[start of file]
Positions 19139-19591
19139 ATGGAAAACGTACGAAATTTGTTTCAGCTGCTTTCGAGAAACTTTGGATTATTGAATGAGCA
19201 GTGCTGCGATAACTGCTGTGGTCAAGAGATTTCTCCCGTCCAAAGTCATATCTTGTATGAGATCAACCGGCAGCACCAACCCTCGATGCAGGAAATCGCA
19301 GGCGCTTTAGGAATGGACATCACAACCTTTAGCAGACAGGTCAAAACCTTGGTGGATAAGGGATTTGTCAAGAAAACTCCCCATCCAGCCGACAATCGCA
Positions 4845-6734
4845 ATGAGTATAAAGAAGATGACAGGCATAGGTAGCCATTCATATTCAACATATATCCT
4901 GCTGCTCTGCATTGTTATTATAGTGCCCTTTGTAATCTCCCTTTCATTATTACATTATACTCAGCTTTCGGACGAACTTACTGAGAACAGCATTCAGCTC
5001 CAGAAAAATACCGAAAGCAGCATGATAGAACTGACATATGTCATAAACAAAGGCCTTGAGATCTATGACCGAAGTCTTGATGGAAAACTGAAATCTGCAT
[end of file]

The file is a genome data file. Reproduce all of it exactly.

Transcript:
Positions 19139-19591
19139 ATGGAAAACGTACGAAATTTGTTTCAGCTGCTTTCGAGAAACTTTGGATTATTGAATGAGCA
19201 GTGCTGCGATAACTGCTGTGGTCAAGAGATTTCTCCCGTCCAAAGTCATATCTTGTATGAGATCAACCGGCAGCACCAACCCTCGATGCAGGAAATCGCA
19301 GGCGCTTTAGGAATGGACATCACAACCTTTAGCAGACAGGTCAAAACCTTGGTGGATAAGGGATTTGTCAAGAAAACTCCCCATCCAGCCGACAATCGCA
Positions 4845-6734
4845 ATGAGTATAAAGAAGATGACAGGCATAGGTAGCCATTCATATTCAACATATATCCT
4901 GCTGCTCTGCATTGTTATTATAGTGCCCTTTGTAATCTCCCTTTCATTATTACATTATACTCAGCTTTCGGACGAACTTACTGAGAACAGCATTCAGCTC
5001 CAGAAAAATACCGAAAGCAGCATGATAGAACTGACATATGTCATAAACAAAGGCCTTGAGATCTATGACCGAAGTCTTGATGGAAAACTGAAATCTGCAT